New version of news
The other day Satiricus read an article by film-maker Mahesh Bhatt titled ?Tabloidisation of the Media?, in which he argued that ?even the so-called serious newspapers have undergone a metamorphosis and become entertainment products.? But is that such a bad thing? Satiricus is not so sure. It is true that once upon a time, long, long ago, newspapering was all about news. But does that mean there should have been no progress? Should not professional progress mean that newspapers do not remain papers full of boring news but become viewspapers, full of entertaining views of the female torso? After all, as a poet put it, ?What is this life, if, full of care, we have no time to stand and stare??at bare bosoms and buttocks?
Then again, gone are those dull, didactic days when the media was meant to be educative. Now we don'tneed education, we need information. Vivekananda may well have said that information running riot in the brain is not knowledge?but that is precisely the point. We want a rich riot of information?information on such tremendous trifles as what designer outfits a certain celeb is wearing these days, at what five-star eatery famished filmstars live to eat rather than eat to live, and which crorepati is going to book that five-crore-rupee car now available in rich India, that is poor Bharat. And finally, in the old days, only newspapers were on sale. Now news itself is also on sale, and, at the right, fabulous price, even an ad can pose as an eight-column news headline; isn'tthat good news?
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The feeling of happiness is not so gross as to depend upon gross things of life.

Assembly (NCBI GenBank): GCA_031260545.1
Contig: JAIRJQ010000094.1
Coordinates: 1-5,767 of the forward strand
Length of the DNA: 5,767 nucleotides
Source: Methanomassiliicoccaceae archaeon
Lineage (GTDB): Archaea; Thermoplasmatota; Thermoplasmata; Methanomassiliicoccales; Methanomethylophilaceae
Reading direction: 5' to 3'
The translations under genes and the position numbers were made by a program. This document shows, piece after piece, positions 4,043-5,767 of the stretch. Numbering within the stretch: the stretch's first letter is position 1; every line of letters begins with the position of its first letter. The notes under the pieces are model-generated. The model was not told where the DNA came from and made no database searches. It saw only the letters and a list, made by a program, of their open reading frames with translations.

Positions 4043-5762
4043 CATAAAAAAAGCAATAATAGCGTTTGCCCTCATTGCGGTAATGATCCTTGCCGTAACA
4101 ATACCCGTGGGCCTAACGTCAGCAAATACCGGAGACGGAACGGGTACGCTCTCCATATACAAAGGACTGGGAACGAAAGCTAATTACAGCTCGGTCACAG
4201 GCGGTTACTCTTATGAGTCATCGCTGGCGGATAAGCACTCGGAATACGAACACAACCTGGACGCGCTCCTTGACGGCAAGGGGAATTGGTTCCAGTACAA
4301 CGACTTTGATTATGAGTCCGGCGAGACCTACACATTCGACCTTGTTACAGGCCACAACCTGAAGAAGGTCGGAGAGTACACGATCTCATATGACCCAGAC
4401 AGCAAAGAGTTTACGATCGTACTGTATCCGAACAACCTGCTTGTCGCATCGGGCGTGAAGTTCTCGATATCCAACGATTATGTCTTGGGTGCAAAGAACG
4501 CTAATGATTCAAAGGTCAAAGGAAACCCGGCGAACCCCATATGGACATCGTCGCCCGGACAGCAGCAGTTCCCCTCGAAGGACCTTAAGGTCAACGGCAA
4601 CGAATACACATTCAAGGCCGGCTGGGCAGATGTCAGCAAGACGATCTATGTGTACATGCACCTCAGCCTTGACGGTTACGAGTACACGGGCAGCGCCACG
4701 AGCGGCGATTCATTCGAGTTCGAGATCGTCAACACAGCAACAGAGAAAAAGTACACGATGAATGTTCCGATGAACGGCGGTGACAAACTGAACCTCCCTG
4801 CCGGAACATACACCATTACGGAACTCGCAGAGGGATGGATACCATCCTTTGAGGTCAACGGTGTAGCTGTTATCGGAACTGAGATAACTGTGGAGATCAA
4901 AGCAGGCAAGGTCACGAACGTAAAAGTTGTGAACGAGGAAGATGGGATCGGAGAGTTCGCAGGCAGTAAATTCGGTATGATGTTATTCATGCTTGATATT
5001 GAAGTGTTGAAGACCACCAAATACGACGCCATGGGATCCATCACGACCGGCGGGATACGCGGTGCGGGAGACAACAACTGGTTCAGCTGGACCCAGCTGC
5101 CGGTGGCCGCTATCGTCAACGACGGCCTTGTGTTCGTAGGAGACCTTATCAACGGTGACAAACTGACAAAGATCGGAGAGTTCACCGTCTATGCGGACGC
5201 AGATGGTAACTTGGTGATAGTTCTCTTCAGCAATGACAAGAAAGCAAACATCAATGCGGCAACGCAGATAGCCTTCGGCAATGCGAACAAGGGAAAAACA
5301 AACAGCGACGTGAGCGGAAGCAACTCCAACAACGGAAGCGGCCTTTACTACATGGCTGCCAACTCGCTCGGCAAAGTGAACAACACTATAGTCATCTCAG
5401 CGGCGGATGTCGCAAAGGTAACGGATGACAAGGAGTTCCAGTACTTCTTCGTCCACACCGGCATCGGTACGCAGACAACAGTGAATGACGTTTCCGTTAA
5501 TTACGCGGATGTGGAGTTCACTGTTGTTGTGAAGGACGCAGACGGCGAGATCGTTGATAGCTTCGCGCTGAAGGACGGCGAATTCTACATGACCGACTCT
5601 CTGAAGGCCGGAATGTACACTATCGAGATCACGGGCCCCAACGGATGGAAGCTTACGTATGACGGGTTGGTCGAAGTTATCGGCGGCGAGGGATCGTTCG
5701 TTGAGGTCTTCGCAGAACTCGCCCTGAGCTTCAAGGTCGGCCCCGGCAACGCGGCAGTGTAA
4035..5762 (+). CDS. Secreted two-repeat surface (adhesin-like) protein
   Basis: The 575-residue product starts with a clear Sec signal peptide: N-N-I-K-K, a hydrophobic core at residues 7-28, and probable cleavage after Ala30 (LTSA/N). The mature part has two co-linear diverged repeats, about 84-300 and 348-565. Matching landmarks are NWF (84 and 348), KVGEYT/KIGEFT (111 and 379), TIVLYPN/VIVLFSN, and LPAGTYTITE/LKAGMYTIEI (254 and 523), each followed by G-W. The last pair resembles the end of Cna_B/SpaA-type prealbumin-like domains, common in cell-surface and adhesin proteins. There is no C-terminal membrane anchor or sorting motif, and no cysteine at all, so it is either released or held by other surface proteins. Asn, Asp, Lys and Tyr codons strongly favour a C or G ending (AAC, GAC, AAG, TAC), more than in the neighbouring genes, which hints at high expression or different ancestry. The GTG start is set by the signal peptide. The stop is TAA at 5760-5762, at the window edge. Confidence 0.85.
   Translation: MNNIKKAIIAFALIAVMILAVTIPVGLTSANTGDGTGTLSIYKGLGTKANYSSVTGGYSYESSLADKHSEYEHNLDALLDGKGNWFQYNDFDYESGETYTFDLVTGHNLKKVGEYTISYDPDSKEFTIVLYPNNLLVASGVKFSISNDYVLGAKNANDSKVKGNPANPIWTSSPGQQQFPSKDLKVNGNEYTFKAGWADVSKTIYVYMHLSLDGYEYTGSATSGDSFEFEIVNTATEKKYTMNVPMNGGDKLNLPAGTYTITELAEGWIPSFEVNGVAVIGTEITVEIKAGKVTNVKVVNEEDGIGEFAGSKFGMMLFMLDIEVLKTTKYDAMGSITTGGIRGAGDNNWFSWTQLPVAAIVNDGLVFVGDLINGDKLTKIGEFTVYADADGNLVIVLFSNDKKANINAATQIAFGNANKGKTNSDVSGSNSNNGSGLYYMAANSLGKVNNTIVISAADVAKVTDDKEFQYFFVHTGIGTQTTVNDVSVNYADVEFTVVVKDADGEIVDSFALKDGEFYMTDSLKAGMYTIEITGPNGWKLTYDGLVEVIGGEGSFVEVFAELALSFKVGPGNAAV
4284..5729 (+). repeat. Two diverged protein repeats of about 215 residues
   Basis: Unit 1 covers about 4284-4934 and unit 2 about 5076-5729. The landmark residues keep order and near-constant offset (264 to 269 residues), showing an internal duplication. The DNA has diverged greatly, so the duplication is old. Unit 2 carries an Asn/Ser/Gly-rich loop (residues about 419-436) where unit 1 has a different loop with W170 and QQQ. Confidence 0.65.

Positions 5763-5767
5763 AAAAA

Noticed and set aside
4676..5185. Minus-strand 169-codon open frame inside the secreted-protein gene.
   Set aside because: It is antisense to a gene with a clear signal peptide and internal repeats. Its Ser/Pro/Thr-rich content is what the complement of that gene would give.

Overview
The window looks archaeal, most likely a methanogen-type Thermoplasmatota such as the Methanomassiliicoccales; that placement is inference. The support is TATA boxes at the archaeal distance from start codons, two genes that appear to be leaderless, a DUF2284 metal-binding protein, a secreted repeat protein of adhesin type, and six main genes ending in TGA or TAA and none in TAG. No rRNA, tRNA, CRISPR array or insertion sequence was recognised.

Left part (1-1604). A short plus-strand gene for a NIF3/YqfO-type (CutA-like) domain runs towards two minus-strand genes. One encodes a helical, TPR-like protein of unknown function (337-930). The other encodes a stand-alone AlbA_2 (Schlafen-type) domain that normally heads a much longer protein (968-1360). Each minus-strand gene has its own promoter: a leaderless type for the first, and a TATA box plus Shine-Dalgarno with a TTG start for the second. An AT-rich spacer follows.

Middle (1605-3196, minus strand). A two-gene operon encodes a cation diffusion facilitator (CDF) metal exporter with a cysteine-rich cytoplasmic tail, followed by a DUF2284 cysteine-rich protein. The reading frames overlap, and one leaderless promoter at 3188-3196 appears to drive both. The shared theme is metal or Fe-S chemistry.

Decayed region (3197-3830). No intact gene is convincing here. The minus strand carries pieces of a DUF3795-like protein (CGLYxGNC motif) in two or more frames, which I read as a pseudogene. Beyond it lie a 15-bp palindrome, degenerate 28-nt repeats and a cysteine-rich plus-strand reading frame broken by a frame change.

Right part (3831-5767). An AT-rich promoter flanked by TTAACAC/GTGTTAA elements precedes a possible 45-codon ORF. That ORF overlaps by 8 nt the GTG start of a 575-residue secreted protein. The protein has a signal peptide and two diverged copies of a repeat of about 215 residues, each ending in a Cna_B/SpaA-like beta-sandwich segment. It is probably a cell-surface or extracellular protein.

Material comforts: No match for happiness
Is Satiricus happy or is he not? And if he is, how happy? Well, now, the answer to that would depend on whether happiness is measured by the litre or by the yard, no? No, Satiricus is not being flippant, but he was certainly floored to read in the papers the other day that in a recent international survey, India was put at No. 21 on the happiness scale. Good Lord, does that mean happiness sells by weight?
In this particular survey those who are obviously unhappy with the amount of happiness Indians feel say that our incomes and our material comforts have gone up, and yet our happiness has gone down. And why is that? Because, says a psychiatrist, ?The Gross National Product is in no way an indicator of gross national happiness.? Translated into English this means that the feeling of happiness is not so gross as to depend upon gross things of life. But do we need an international survey for what everybody knows already? Satiricus recalls that long back he had read a simple definition of happiness??Happiness consists not in having what one wants, but in wanting what one has.? So Satiricus has his own scale of happiness. He is marginally happy when this column gets printed without more than half a dozen misprints, he is moderately happy when nobody finds out that his originality is undetected plagiarism, and he is murderously happy when this column bores the reader to death.